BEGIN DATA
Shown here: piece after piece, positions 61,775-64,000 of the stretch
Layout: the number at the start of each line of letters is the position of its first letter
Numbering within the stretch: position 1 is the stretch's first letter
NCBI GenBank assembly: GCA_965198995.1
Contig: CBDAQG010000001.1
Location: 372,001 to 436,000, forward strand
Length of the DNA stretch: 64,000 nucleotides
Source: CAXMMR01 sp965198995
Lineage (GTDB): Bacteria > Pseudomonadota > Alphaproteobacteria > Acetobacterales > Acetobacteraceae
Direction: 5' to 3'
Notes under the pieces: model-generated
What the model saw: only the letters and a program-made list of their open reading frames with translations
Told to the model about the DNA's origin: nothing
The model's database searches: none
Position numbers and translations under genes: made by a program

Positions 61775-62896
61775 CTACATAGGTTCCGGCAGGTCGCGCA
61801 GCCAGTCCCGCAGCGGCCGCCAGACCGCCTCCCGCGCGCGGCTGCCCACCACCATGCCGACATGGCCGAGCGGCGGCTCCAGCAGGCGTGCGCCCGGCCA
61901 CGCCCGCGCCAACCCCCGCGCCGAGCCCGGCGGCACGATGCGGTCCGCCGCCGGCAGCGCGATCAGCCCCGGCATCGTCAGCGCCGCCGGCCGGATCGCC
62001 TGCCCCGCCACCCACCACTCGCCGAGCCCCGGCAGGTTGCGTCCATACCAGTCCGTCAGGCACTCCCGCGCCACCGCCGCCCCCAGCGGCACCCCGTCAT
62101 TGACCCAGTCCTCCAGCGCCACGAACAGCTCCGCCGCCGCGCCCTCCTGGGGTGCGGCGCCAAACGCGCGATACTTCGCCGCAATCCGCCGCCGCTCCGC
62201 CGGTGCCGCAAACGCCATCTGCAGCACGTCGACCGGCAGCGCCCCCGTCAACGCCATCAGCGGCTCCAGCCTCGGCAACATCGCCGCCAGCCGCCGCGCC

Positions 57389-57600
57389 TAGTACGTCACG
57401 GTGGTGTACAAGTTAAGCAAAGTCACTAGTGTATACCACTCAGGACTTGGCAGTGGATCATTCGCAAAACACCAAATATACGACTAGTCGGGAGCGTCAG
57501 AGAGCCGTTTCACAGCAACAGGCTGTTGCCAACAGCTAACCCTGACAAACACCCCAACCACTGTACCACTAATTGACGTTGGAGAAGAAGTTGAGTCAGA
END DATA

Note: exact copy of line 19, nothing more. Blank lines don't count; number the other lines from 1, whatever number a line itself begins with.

61901 CGCCCGCGCCAACCCCCGCGCCGAGCCCGGCGGCACGATGCGGTCCGCCGCCGGCAGCGCGATCAGCCCCGGCATCGTCAGCGCCGCCGGCCGGATCGCC